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The dollar index has dropped 1.3% in August.
The dollar index has dropped 1.3% in August.

USD on Course for Longest Losing Streak in 14 Years

USD on Course for Longest Losing Streak in 14 Years

August has been yet another bearish month for the greenback, leaving the American currency poised to post its sixth consecutive monthly fall – its longest losing streak in more than 14 years.
The dollar has reached the long-term support level near 0.93 identified on the US dollar index chart several weeks ago. That is a critical support level. Below this support level lies the abyss with the next solid support near 0.83, CNBC reported.
However, the weekly chart puts the dollar behavior into a wider context. The dollar index chart has been dominated by a very broad sideways trading band that started in March 2015. The upper level of the band is resistance near 1.00. The lower edge of the band is support near 0.93.
If support holds near 0.93 then traders will watch for a rebound rally and a retest of resistance near 0.97. That behavior will signal a continuation of the trading band behavior. Failure of support near 0.93 plunges the global economy into an unwelcome and unwanted currency war.
The dollar index, a measure of the buck against six developed market counterparts, has dropped 1.3% in August, and has shed 9.4% since the end of February, Reuters data show.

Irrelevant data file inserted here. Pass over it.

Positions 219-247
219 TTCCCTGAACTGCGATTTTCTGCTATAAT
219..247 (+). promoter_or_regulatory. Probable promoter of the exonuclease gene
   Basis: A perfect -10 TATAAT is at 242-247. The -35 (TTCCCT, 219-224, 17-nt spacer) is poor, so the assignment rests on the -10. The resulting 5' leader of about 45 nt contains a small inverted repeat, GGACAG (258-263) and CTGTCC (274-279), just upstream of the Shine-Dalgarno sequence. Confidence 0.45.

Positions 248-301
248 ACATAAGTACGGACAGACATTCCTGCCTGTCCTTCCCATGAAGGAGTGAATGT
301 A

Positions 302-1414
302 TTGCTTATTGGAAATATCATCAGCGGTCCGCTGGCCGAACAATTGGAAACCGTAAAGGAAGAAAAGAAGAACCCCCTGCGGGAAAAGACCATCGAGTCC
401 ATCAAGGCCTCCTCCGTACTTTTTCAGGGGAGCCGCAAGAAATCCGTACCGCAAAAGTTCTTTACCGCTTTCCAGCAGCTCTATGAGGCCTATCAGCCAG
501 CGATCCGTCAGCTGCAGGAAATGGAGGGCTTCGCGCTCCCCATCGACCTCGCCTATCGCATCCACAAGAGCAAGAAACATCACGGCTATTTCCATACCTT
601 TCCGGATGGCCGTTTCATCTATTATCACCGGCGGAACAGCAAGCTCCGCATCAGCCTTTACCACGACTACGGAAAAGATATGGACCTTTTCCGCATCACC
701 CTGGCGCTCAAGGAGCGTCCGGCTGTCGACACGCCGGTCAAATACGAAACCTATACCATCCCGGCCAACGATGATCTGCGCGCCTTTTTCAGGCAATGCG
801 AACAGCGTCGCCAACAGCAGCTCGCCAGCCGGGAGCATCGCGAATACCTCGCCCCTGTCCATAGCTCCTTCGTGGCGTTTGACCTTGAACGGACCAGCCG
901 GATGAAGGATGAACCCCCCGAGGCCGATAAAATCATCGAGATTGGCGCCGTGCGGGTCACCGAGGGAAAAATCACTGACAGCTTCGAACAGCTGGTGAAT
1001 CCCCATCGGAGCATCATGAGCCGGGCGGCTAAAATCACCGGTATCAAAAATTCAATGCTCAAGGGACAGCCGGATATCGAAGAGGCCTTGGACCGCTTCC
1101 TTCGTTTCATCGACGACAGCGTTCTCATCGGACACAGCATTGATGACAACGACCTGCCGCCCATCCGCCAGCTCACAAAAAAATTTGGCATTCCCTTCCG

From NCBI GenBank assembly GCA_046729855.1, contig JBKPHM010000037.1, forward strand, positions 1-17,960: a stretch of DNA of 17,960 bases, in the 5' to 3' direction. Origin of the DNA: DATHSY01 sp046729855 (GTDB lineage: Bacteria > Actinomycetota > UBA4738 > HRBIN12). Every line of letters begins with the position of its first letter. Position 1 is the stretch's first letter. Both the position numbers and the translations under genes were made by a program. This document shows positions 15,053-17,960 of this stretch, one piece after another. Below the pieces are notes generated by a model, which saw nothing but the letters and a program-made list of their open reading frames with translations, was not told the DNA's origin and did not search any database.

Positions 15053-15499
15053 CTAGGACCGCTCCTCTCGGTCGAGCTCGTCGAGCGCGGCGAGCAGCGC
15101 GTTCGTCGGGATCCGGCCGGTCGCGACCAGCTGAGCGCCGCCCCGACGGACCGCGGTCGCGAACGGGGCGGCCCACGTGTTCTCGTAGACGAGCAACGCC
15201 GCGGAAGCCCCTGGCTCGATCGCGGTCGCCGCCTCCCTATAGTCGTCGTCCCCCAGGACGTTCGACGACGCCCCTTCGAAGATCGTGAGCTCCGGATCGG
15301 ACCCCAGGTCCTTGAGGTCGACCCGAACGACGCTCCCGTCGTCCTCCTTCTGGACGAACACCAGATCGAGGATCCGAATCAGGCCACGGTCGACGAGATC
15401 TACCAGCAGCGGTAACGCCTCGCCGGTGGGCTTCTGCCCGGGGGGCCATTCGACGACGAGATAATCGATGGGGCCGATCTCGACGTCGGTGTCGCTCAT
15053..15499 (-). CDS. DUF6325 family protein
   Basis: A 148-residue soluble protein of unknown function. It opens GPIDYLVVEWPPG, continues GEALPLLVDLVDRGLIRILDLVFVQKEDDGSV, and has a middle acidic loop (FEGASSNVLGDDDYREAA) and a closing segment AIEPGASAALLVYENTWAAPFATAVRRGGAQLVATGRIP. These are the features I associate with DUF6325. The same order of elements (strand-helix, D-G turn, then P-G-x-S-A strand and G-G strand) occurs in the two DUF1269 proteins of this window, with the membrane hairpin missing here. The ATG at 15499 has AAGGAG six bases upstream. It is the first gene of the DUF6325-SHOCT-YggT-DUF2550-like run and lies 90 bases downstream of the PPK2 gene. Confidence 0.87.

Coming into this year, many investment houses had incorrectly forecast dollar strength, given the Trump administration’s promise to ignite stronger growth and a Federal Reserve that appeared to be primed to more rapidly increase the pace of policy tightening.
Donald Trump has, however, become lodged in a series of scandals that have severely diminished hopes that the former businessman will be able to strike a deal with lawmakers to reform America’s tax code or launch a large infrastructure spending program.
Meanwhile, despite robust gains in the jobs market, inflation has continually underwhelmed expectations, something that has called into question whether the Fed will raise interest rates for a third time this year. The as yet unknown impact of Hurricane Harvey on the economy has further muddied the outlook.
At the same time, other global economies, particularly the eurozone, have perked up. The bloc’s economy grew at the quickest clip in five years in the second quarter, lifting expectations that the European Central Bank will unveil in coming months plans to begin unwinding its bond buying program.

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